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From Ismael Juma <ism...@juma.me.uk>
Subject Re: [DISCUSS] scalability limits in the coordinator
Date Mon, 23 May 2016 18:10:30 GMT
Hi Jason,

It would definitely be interesting to try a few of these optimisations on a
real world example to quantify the impact.

Ismael

On Mon, May 23, 2016 at 6:59 PM, Jason Gustafson <jason@confluent.io> wrote:

> Hey Onur,
>
> Thanks for the investigation. I agree with Ismael that pushing regex or
> some kind of patterns into the protocol would help for communicating
> subscriptions and for avoiding unnecessary overhead when fetching topic
> metadata, but it doesn't seem like it would address the main issue here
> since the leader would still have to split the regex into the individual
> topics in order to do the partition assignment. It feels like we may need a
> different approach for representing assignments at this scale.
>
> One minor question I had is which assignment strategy you used in these
> tests? Do you see any difference in overhead overall if you change between
> "range" and "round-robin"? One thought that occurred to me is that you
> could reduce the redundancy in the leader sync group by trying to limit the
> number of consumers that received partitions from each topic. Ideally, each
> topic would be given to exactly one member so that its name was repeated
> only once in the leader's sync group. I guess the compression before
> writing the group metadata would end up removing this redundancy anyway,
> but still might be worth investigating.
>
> It actually seems to me that there's quite a bit of room for cleverness
> here without changing the protocol. Here are a couple ideas:
>
> 1. Currently we list all of the assigned partitions explicitly in the
> assignment:
>
> Assignment -> [Topic [Partition]]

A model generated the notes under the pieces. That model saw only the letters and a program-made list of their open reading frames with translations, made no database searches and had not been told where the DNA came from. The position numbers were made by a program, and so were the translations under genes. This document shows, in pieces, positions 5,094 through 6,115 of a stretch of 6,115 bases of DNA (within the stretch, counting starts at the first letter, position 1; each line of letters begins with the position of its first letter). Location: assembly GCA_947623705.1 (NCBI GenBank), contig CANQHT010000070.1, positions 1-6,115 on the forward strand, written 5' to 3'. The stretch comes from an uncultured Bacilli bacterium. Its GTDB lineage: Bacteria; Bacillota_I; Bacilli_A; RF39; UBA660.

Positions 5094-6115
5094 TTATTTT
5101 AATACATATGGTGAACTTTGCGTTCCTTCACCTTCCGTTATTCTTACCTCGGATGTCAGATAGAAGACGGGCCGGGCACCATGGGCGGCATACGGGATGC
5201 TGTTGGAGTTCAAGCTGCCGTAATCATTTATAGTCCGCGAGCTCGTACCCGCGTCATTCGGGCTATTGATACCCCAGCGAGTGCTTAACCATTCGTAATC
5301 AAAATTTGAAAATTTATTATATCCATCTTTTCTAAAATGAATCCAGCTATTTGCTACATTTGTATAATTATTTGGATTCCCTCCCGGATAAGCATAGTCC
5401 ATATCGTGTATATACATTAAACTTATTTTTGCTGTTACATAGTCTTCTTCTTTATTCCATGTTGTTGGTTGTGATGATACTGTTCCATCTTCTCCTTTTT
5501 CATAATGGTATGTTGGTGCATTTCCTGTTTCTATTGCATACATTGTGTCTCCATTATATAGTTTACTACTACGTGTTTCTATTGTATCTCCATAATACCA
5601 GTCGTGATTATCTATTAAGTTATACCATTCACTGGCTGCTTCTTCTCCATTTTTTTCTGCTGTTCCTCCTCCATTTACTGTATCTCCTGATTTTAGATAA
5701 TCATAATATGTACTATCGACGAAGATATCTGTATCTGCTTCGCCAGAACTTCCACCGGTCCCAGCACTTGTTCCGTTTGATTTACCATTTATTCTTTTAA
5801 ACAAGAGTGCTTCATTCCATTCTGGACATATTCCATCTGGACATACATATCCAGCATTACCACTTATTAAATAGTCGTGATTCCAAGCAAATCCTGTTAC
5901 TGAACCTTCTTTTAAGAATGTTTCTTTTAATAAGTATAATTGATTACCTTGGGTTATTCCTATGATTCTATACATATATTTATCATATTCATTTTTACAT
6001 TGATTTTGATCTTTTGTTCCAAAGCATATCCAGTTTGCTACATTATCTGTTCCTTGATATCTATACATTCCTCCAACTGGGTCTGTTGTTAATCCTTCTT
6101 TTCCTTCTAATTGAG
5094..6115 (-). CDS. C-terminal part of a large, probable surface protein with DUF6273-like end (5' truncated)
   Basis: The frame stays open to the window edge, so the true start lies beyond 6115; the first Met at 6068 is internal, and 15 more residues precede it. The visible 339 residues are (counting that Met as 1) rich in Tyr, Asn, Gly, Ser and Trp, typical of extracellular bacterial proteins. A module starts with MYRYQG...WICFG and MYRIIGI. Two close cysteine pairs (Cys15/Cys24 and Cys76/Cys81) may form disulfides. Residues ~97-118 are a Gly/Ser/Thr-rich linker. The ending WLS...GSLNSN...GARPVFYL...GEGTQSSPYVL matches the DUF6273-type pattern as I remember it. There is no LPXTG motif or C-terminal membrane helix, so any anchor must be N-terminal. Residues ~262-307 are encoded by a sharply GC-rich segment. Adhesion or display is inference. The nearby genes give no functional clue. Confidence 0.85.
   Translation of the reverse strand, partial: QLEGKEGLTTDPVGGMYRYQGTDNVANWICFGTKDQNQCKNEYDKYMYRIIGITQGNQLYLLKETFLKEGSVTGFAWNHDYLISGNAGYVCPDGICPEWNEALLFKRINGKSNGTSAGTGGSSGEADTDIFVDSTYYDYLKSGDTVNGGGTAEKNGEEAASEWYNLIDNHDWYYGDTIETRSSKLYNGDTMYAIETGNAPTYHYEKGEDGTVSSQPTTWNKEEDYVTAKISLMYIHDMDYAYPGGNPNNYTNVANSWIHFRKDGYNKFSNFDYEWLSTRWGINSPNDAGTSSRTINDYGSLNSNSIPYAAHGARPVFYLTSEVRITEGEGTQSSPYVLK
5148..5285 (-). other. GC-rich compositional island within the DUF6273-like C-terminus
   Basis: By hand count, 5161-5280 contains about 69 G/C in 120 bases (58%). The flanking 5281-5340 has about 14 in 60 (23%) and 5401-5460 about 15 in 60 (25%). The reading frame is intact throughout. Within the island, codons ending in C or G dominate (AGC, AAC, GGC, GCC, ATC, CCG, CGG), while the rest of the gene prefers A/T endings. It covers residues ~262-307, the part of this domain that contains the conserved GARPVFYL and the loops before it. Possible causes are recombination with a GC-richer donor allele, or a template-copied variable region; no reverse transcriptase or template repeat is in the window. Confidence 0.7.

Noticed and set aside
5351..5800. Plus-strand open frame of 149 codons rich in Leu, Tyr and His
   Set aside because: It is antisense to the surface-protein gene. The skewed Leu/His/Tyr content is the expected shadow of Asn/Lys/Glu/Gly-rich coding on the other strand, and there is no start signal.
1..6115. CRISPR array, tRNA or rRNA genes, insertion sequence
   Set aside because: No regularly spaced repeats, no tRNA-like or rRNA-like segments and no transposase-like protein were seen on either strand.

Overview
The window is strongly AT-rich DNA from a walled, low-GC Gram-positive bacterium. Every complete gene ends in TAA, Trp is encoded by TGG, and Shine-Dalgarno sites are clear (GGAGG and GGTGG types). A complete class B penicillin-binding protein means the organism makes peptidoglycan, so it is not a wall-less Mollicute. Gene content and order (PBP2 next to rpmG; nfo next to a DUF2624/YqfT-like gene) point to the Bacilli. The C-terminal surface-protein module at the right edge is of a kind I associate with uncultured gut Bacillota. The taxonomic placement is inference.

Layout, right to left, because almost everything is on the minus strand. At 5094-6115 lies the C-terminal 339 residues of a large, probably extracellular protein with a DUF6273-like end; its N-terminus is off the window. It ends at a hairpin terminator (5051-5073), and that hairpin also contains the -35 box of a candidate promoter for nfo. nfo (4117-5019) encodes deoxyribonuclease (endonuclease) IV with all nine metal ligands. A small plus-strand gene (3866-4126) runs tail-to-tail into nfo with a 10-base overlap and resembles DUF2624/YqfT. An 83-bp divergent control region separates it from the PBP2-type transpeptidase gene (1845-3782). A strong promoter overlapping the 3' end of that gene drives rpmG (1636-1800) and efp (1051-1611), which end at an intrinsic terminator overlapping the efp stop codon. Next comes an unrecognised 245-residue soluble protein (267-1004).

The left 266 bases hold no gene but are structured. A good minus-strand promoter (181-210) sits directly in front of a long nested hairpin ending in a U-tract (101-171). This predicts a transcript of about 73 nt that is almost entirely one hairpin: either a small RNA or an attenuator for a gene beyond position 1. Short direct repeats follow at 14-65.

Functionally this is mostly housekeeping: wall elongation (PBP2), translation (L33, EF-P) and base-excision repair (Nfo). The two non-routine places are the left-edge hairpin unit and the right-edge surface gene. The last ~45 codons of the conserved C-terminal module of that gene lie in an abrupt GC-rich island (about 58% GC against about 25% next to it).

>
> Alternatively, you could let the assignment contain just a minimum and
> maximum partition:
>
> Assignment -> [Topic MinPartition MaxPartition]
>
> Obviously this would only fit range-based assignment approaches, but if you
> have a lot of partitions per topic, this could be a big win.
>
> 2. Maybe there's a better way to lay out the assignment without needing to
> explicitly repeat the topic? For example, the leader could sort the topics
> for each member and just use an integer to represent the index of each
> topic within the sorted list (note this depends on the subscription
> including the full topic list).
>
> Assignment -> [TopicIndex [Partition]]
>
> You could even combine these two options so that you have only 3 integers
> for each topic assignment:
>
> Assignment -> [TopicIndex MinPartition MaxPartition]
>
> There may even be better options with a little more thought. All of this is
> just part of the client-side protocol, so it wouldn't require any version
> bumps on the broker. What do you think?
>
> Thanks,
> Jason
>
>
>
>
> On Mon, May 23, 2016 at 9:17 AM, Guozhang Wang <wangguoz@gmail.com> wrote:
>
> > The original concern is that regex may not be efficiently supported
> > across-languages, but if there is a neat workaround I would love to
> learn.
> >
> > Guozhang
> >
> > On Mon, May 23, 2016 at 5:31 AM, Ismael Juma <ismael@juma.me.uk> wrote:
> >
> > > +1 to Jun's suggestion.
> > >
> > > Having said that, as a general point, I think we should consider
> > supporting
> > > topic patterns in the wire protocol. It requires some thinking for
> > > cross-language support, but it seems surmountable and it could make
> > certain
> > > operations a lot more efficient (the fact that a basic regex
> subscription
> > > causes the consumer to request metadata for all topics is not great).
> > >
> > > Ismael
> > >
> > > On Sun, May 22, 2016 at 11:49 PM, Guozhang Wang <wangguoz@gmail.com>
> > > wrote:
> > >
> > > > I like Jun's suggestion in changing the handling logics of single
> large
> > > > message on the consumer side.
> > > >
> > > > As for the case of "a single group subscribing to 3000 topics", with
> > 100
> > > > consumers the 2.5Mb Gzip size is reasonable to me (when storing in
> ZK,
> > we
> > > > also have the znode limit which is set to 1Mb by default, though
> > > admittedly
> > > > it is only for one consumer). And if we do the change as Jun
> suggested,
> > > > 2.5Mb on follower's memory pressure is OK I think.
> > > >
> > > >
> > > > Guozhang
> > > >
> > > >
> > > > On Sat, May 21, 2016 at 12:51 PM, Onur Karaman <
> > > > onurkaraman.apache@gmail.com
> > > > > wrote:
> > > >
> > > > > Results without compression:
> > > > > 1 consumer 292383 bytes
> > > > > 5 consumers 1079579 bytes * the tipping point
> > > > > 10 consumers 1855018 bytes
> > > > > 20 consumers 2780220 bytes
> > > > > 30 consumers 3705422 bytes
> > > > > 40 consumers 4630624 bytes
> > > > > 50 consumers 5555826 bytes
> > > > > 60 consumers 6480788 bytes
> > > > > 70 consumers 7405750 bytes
> > > > > 80 consumers 8330712 bytes